The Government intends to increase the NI contribution threshold to £12,500 in the coming years, presumably with the intention of eventually equalling the income tax personal tax allowance which is currently set at £12,500 for both 2019/20 and 2020/21, after which it is to increase in line with the CPI. Given this, the Government will need to accept a widening gap with the LEL in order that those on very low pay can continue to build up their State Pension entitlement.
Now that the Lower Earnings Limit has been settled, expect to hear soon from the DWP as to what the auto-enrolment qualifying earnings band and earnings trigger are for 2020/21.
PPF compensation cap and levy ceiling rise in line with average earnings
The non-service related cap on PPF compensation will rise to £41,461.07 from 1 April 2020 and the overall pension protection levy “ceiling” for 2020/21 will be £1,099,445,505 – as set out in The Pension Protection Fund and Occupational Pension Schemes (Levy Ceiling and Compensation Cap) Order 2020 (SI 2020/101) made by the DWP on 30 January 2020.
The compensation cap will increase by 3.6%, which is the increase in general level of earnings to the year ending April 2019. The new £41,461.07 cap is that applicable at age 65; actuarially equivalent caps determined by the PPF Board apply where PPF compensation commences at other ages.
The overall levy ceiling will increase by 3.9%, which is the increase in general level of earnings to the year ending July 2019. The actual maximum levy the PPF can take in 2020/21 is further constrained by other rules and is substantially less than the £1.1 billion permitted by this particular Order. The PPF is intending to raise £620m in 2020/21 (see Pensions Bulletin 2019/48).
In notes accompanying the Order the Government states that the PPF’s proposals for implementing the Hampshire decision are currently being challenged in a judicial review before the High Court (Paul Hughes and Others v the Board of the Pension Protection Fund) (CO/571/19). They also say that the PPF and the DWP are carefully considering the implications of the Bauer judgment, will respond in due course and in the meantime, the PPF will continue to assess and make payments to those affected by the Hampshire ruling.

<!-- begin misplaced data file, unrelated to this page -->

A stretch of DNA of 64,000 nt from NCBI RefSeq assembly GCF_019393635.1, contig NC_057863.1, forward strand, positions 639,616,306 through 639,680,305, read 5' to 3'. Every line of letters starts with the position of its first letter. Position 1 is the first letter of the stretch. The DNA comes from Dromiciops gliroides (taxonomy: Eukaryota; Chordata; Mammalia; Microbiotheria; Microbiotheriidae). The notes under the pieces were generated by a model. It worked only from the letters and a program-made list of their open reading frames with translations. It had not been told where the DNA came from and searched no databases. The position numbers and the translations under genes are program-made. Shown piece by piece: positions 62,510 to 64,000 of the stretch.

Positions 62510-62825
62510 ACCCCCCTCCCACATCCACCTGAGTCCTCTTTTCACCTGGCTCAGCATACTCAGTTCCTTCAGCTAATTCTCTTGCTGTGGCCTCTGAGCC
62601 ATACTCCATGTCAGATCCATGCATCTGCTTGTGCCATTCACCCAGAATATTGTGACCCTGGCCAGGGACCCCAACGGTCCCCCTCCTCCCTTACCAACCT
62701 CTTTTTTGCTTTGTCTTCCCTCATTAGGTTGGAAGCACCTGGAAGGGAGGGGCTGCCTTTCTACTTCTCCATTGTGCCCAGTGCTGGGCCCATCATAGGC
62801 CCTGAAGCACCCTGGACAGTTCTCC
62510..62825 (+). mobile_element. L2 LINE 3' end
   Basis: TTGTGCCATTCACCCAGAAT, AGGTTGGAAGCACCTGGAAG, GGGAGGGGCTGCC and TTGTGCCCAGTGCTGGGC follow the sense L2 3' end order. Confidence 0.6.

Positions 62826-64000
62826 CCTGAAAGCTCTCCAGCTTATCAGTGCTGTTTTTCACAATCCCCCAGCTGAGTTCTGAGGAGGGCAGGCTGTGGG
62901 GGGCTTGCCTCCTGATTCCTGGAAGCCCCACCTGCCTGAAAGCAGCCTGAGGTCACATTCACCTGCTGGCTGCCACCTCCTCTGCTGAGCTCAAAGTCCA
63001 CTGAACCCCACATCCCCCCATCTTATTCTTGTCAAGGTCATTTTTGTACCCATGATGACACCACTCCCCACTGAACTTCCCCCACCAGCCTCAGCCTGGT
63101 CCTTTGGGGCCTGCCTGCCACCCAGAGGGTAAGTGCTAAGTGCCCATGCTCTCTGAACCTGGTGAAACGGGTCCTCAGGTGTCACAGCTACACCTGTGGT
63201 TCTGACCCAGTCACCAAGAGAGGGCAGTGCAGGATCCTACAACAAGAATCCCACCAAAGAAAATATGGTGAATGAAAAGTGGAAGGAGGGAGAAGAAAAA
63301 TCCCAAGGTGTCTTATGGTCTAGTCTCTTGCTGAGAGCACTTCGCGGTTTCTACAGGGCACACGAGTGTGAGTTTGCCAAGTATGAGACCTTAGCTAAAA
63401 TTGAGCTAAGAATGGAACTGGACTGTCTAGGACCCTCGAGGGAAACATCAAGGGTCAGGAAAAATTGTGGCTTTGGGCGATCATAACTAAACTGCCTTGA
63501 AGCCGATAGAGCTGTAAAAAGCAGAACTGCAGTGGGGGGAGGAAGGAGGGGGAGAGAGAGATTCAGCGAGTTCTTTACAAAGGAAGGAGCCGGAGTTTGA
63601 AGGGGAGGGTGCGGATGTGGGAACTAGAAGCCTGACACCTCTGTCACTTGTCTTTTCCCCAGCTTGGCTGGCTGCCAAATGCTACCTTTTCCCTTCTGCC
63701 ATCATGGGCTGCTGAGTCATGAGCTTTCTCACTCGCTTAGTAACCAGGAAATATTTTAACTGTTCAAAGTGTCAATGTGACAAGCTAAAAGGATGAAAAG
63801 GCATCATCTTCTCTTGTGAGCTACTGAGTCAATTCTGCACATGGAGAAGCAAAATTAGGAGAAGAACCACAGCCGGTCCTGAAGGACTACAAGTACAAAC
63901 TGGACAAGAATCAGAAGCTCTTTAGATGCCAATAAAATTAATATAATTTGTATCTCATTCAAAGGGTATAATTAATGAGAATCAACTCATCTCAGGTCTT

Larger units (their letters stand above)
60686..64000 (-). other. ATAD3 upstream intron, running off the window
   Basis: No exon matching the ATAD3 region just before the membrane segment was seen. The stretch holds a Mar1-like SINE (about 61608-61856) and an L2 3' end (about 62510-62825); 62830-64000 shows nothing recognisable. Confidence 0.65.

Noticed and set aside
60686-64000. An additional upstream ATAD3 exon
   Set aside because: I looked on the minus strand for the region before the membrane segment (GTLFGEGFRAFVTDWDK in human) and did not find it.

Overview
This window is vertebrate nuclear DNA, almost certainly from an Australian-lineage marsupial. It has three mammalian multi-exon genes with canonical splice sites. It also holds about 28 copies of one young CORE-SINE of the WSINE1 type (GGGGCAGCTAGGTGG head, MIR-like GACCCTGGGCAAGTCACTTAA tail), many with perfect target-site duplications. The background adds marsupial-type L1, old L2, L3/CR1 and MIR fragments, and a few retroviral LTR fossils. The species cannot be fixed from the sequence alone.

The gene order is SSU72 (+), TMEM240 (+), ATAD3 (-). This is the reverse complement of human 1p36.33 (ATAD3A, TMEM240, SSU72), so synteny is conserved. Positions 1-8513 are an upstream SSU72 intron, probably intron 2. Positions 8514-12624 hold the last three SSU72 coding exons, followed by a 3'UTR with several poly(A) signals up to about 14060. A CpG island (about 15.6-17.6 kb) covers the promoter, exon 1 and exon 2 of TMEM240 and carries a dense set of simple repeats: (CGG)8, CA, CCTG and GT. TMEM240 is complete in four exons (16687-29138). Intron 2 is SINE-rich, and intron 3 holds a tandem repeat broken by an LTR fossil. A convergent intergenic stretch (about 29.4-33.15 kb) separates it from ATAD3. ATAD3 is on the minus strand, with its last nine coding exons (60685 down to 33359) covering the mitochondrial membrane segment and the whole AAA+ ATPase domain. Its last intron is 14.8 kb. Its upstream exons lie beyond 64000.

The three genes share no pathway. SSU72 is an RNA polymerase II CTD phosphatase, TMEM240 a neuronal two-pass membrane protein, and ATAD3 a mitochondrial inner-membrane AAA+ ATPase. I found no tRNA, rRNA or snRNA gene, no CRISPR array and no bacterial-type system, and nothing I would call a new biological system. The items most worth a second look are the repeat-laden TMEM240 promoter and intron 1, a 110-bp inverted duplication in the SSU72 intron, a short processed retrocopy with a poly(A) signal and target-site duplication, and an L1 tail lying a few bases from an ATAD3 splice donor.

The levy ceiling has been an anachronism in the PPF’s legislative framework right from the start. Initially set at a level where it was unlikely to have any impact, it continues to have next to no bearing on the PPF’s financial management.
The new Frank Field steps forward
Stephen Timms, the Labour MP for East Ham and briefly pensions minister on two occasions in the 1997-2010 Labour Government, has won election as Chair of the powerful Work and Pensions Committee in Parliament. He takes over from Frank Field who lost his seat at the December General Election.
Mr Timms will formally take up his role when the remaining members of the Committee have been named – expected this month.
Other Committee Chairs whose remit potentially overlaps with pensions are Rachel Reeves on the Business, Energy and Industrial Strategy Committee, Mel Stride on the Treasury Committee and Caroline Nokes on the Women and Equalities Committee.
We expect that the Work and Pensions Committee will have a full agenda to pursue in this coming Parliamentary session, especially in relation to the Pension Schemes Bill where it will want to quiz ministers. However, it is important to note that the Committee’s remit ranges beyond pensions to include other matters covered by the DWP – most notably social security.
This Pensions Bulletin does not constitute advice, nor should it be taken as an authoritative statement of the law. For further help, please contact David Everett at our London office or the partner who normally advises you.